(9:7-8) Learn fully then, children of love, concerning all things, for Abraham, who first circumcised, did so looking forward in the spirit to Jesus, and had received the doctrines of three letters. For it says, “And Abraham circumcised from his household eighteen men and three hundred.” (Gen. 17:23) What then was the knowledge that was given to him? Notice that he first mentions the eighteen, and after a pause the three hundred. The eighteen is I (=10) and H (=8) - you have ‘Jesus’ (IHCOYC) - and because the cross was destined to have grace in the T (=300) he says “and three hundred.” So he indicates Jesus in the two letters and the cross in the other.

(Epistle of Barnabas, late 1st-early 2nd century)

Men weep and bewail their lot and curse Cadmus over and over for putting Tau (T) into the alphabet, for they say that their tyrants, following his figure and imitating his build, have fashioned timbers in the same shape and crucify men upon them; and that it is from him that the sorry device gets its sorry name (stauros, cross). For all this do you not think that Tau deserves to die many times over? As for me, I hold that in all justice we can only punish Tau by making a T of (i.e. crucifying) him.

-Pseudo-Lucian (ca. 125-after 180), Trial in the Court of Vowels aka Consonants at Law


I think it was like this


I dont think the body would stay up there like that though, gravity would pull it down, especially nails thru the wrists, the weight of the body would rip them out.

Im not sure what to believe about this, Ive seen good arguments for both styles, but not really sure us knowing the exact details of the cross make that much difference, all we need to know is people were strung up in some manner and died that way.


The oldest depictions of crucifixion or a cross that I know of.

(1) This is a little-known fresco in Rome dating from somewhere around the 2nd-1st century BC showing a bearded, naked man bound onto a horizontal beam - a patibulum - with some kind of fetter. This would make it one of our oldest known artistic depictions of a crucifixion or at least, a crucifixion-related punishment (predating Jesus even).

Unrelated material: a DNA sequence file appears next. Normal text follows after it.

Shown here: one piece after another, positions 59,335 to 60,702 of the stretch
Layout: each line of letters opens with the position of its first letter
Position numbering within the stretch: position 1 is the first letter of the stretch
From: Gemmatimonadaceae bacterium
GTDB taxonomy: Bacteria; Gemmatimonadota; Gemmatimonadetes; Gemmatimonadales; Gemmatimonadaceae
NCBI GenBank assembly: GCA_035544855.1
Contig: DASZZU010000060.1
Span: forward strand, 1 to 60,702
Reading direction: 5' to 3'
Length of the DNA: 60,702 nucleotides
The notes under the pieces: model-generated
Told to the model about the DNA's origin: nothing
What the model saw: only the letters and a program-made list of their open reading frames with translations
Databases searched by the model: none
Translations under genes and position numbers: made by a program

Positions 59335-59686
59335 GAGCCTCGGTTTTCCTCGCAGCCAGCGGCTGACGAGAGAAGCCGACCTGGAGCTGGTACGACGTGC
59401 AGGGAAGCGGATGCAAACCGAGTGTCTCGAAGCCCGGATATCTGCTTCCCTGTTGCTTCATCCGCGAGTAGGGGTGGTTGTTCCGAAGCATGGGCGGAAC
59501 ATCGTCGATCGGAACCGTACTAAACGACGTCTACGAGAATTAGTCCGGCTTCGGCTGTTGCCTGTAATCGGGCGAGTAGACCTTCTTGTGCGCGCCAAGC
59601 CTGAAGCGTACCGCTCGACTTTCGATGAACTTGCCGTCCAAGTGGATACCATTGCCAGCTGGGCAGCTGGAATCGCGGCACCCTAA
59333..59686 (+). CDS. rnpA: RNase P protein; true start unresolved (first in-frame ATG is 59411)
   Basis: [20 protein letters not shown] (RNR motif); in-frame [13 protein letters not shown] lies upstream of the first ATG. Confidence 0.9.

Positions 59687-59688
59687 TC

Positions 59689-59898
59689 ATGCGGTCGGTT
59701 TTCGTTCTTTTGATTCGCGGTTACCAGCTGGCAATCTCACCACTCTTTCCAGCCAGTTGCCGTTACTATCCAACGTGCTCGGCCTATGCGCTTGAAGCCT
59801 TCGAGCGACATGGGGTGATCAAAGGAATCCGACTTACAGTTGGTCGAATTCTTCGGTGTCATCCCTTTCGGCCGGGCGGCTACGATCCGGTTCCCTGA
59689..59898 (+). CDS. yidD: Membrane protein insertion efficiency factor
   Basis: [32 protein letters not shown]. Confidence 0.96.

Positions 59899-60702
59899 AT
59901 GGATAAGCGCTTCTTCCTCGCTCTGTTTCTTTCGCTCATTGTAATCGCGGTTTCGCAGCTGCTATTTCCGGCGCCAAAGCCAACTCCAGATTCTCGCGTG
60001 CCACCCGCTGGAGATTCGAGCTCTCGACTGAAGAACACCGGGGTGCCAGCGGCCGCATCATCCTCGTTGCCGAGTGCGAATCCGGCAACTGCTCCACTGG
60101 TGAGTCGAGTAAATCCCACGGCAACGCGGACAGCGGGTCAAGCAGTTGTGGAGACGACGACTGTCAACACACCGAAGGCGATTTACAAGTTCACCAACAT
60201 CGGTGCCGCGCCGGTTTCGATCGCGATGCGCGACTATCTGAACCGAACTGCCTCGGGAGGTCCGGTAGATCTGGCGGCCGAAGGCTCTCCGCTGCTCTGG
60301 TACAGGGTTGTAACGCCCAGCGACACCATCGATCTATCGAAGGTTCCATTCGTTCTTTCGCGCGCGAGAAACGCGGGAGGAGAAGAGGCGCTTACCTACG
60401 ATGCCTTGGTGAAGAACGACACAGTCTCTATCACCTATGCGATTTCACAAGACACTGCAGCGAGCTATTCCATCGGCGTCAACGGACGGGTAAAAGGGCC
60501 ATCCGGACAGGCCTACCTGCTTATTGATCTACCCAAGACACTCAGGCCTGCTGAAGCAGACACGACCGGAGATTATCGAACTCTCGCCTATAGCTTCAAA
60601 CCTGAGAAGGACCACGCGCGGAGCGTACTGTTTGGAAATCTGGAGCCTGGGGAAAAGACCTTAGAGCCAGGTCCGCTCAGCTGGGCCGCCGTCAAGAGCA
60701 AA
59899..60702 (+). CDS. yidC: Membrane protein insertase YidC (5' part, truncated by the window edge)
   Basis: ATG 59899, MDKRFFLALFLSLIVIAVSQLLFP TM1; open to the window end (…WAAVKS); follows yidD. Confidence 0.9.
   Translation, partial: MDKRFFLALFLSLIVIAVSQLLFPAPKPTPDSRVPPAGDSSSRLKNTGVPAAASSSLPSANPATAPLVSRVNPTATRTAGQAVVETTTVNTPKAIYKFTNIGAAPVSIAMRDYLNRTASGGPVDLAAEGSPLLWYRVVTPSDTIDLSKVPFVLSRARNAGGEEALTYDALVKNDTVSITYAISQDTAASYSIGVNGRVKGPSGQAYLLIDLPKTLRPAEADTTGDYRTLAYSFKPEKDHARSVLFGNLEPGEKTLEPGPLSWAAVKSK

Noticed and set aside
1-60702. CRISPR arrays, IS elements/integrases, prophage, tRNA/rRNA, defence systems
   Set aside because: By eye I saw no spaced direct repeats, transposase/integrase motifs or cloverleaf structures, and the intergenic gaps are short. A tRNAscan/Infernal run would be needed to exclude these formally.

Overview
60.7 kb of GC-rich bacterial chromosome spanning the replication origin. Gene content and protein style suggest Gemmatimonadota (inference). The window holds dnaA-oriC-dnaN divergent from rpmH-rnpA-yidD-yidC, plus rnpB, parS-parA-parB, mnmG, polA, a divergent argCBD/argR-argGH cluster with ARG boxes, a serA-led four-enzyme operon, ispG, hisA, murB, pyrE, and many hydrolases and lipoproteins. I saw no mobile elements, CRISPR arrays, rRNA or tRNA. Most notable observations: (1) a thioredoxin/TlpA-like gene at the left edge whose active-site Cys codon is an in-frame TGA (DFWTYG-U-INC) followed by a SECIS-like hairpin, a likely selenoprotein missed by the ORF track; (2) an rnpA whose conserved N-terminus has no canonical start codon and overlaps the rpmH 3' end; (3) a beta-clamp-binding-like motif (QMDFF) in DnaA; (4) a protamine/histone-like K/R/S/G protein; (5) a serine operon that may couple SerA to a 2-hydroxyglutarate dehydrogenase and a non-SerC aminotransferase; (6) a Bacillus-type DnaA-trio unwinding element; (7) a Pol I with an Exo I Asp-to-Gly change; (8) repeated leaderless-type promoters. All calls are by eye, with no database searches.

(2) This is a late 1st century graffiti found in Pompeii. It shows what seems to be a Latin cross, plus a sort of ledge with a stake attached midway through it, with the letters VIV above it. The graffiti as a whole is often interpreted as a sentence: vivat crux. While a few former scholars interpreted this as a Christian acclamation, it’s more likely that this was a crude insult: “May you live on the cross.” (In other words, may you suffer long and hard.)

(3) This meanwhile is another graffiti scratched in a wall in Pozzuoli (ancient Puteoli) in southern Italy. What’s interesting about this drawing is that near it is scratched a name: Alcimilla. Since this is a woman’s name, either (if we suppose this name is a caption to this drawing) this drawing actually depicts a crucified woman or, a man given a woman’s name as a mocking gesture. this sketch shows the victim hanging, with arms widespread, on a T-shaped cross.

The subject’s legs are wide open, with his/her feet seemingly separate and straddling the vertical beam. Notably, the victim is shown to ‘sit’ on a kind of ledge (there’s that ‘seat’ again).

(4) This is the famous Alexamenos graffiti from Rome (2nd-3rd century). The crucified figure is here shown with a donkey’s head, crucified on a T-shaped cross, with feet separate from each other (and seemingly resting on a footrest). To the left of this figure is a young man, raising one hand in a gesture possibly suggesting worship. Beneath the cross there is a caption written in crude Greek: Αλεξαμενος σεβετε Θεον “Alexamenos, worship god.” However, it has been suggested that σεβετε should be understood as a phonetic misspelling of σεβεται, ‘worships’. As a result, the full inscription would then be translated as “Alexamenos worships a god” or “Alexamenos worships [his] god.”

The inscription, believed to be one of, if not the, earliest pictorial representations of the crucified Jesus, is usually thought to be a mocking depiction of a Christian in the act of worship.

(5) And this is a carved gemstone (an amulet of some sort) from the 2nd-3rd century showing the crucified Jesus. Jesus here is depicted as crucified on a T-shaped cross, completely naked, resting/sitting on a short ledge (hey, there it is again!) midway through through the vertical post, with His feet not nailed, but dangling freely. In fact, Jesus’ hands do not seem to be nailed in this depiction either, but simply tied to the patibulum.